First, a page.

The government of El Salvador gave Venezuela's diplomats accredited in this Central American nation 48 hours to leave the country, snubbing Venezuelan President Nicolas Maduro.
The note explains that the decision was made in accordance with the Salvadoran vote in the Organisation of American States (OAS), which supports a report by the United Nations High Commissioner for Human Rights condemning alleged violations of the human rights of Venezuelans.
Nayib Bukele recognised the head of the country’s legislature Juan Guaido as "president in charge of Venezuela" and advocated "in the near future, the receipt of credentials from the new diplomatic representation of Venezuela."
The US ambassador to El Salvador, Ronald Johnson, applauded the step taken by the Bukele administration, and said the Salvadoran president had put himself "on the right side of history" by recognising Guaidó as "interim president of Venezuela".
Nos unimos al pueblo venezolano y seguimos comprometidos a brindarles la ayuda que se merecen. #EstamosUnidosVE— Embajador Ronald Johnson (@USAmbSV) November 3, 2019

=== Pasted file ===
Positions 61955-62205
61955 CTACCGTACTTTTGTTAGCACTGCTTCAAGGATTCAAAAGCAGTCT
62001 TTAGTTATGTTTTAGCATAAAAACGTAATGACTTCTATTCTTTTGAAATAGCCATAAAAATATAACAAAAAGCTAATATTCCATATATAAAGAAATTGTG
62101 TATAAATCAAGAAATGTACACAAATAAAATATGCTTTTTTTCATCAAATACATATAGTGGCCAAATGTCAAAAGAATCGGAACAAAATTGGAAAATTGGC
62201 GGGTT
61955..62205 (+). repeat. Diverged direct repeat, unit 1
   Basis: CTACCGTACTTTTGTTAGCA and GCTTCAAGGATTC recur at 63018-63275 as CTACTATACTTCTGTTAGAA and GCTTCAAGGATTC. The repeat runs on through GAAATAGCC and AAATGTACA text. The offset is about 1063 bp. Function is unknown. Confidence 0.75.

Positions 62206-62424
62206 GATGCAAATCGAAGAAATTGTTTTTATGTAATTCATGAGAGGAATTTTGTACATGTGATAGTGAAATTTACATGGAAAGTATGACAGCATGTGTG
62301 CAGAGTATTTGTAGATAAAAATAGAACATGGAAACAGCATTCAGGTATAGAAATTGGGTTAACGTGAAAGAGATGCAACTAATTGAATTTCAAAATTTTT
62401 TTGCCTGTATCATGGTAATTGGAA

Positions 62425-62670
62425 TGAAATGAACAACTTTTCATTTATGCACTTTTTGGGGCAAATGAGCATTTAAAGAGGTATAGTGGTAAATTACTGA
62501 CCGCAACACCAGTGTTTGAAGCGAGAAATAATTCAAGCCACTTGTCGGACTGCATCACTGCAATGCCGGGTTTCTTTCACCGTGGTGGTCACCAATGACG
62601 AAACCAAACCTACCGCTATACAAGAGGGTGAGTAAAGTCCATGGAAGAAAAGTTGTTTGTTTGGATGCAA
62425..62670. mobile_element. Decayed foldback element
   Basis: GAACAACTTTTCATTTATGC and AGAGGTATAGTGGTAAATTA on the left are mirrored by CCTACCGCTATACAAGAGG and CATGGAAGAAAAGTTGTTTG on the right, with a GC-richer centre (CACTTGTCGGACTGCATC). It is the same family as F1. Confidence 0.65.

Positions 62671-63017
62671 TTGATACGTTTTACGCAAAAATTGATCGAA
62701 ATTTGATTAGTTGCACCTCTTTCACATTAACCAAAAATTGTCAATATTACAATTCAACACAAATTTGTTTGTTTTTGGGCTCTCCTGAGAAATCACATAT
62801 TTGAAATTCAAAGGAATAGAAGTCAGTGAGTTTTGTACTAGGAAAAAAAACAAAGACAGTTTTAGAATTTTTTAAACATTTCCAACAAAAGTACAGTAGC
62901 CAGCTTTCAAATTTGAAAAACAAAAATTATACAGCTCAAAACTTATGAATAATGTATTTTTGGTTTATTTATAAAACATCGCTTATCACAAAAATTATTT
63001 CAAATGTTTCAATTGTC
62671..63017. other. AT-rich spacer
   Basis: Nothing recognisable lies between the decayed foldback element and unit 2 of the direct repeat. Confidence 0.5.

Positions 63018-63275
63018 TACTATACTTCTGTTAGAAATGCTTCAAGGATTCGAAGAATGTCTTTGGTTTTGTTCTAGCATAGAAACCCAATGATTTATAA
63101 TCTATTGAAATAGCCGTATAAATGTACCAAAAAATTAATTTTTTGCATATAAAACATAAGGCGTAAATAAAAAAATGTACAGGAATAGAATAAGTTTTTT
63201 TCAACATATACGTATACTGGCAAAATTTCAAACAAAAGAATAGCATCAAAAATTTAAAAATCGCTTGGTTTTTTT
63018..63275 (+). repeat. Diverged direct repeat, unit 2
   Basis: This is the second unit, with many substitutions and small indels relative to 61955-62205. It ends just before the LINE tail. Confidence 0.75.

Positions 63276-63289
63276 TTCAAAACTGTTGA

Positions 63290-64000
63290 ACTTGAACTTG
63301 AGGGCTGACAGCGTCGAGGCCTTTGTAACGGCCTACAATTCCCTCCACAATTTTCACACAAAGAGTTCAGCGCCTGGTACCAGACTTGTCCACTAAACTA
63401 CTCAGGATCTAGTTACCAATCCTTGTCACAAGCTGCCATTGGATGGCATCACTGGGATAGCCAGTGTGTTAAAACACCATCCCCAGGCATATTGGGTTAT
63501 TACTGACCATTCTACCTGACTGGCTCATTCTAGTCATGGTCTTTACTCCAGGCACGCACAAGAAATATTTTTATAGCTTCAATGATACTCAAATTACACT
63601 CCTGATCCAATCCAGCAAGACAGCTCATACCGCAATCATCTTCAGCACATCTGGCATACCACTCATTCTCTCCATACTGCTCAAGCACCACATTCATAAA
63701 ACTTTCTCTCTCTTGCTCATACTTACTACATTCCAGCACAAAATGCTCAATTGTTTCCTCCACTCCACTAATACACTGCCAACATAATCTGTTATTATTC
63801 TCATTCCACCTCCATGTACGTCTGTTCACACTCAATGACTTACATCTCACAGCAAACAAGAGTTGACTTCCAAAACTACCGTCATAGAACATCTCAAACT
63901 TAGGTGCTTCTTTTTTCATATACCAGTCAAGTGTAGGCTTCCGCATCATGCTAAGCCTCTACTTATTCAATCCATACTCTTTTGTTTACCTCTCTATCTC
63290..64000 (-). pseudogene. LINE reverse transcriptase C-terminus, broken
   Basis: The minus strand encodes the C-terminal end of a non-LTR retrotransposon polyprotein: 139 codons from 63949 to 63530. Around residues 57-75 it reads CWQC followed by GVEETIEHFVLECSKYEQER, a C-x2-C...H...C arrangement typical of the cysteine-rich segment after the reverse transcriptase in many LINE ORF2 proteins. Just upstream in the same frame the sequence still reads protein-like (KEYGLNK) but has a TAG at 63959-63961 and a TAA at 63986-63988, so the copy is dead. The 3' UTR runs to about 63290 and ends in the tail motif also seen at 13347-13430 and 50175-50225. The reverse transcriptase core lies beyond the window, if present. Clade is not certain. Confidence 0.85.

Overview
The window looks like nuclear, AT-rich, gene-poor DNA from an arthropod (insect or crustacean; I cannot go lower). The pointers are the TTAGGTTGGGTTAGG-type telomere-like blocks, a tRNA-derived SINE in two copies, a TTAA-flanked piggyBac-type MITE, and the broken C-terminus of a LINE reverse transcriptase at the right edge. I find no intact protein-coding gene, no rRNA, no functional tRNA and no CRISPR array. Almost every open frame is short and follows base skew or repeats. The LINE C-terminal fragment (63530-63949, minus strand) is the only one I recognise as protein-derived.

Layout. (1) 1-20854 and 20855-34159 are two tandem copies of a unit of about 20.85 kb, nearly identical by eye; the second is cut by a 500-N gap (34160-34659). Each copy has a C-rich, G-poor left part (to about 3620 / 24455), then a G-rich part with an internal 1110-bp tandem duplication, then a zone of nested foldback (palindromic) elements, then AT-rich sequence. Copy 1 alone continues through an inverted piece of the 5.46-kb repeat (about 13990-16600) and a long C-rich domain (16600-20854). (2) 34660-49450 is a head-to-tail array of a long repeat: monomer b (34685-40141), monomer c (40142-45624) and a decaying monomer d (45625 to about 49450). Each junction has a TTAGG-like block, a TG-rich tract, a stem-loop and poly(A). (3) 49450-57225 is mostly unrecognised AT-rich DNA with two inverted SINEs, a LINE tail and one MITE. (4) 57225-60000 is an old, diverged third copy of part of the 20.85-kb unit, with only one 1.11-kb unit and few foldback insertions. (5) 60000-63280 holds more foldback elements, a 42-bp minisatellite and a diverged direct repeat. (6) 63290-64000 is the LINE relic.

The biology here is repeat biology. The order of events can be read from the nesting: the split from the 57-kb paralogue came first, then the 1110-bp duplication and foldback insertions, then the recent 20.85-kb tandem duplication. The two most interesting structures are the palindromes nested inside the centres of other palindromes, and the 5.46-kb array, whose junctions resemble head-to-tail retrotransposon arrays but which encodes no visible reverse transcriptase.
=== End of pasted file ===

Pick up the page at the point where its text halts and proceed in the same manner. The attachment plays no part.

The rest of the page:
Bukele assumed the presidency of El Salvador on 1 June, and since the beginning he has distanced himself from Venezuela and proclaimed the United States to be his country's greatest historical ally.
Venezuela has been suffering from a severe political and financial crisis since late January when US-backed opposition leader Juan Guaido proclaimed himself interim president in a bid to oust Venezuelan President Maduro from power.
Maduro has accused Guaido of being a US puppet, working with Washington to orchestrate a coup so that the US can control Venezuela’s vast fossil fuel reserves, the largest in the world.
While the United States, the European Union and the majority of Latin American countries recognise Guaido, Russia, China, Turkey, Iran and a number of other nations view Maduro as the only legitimate president of Venezuela.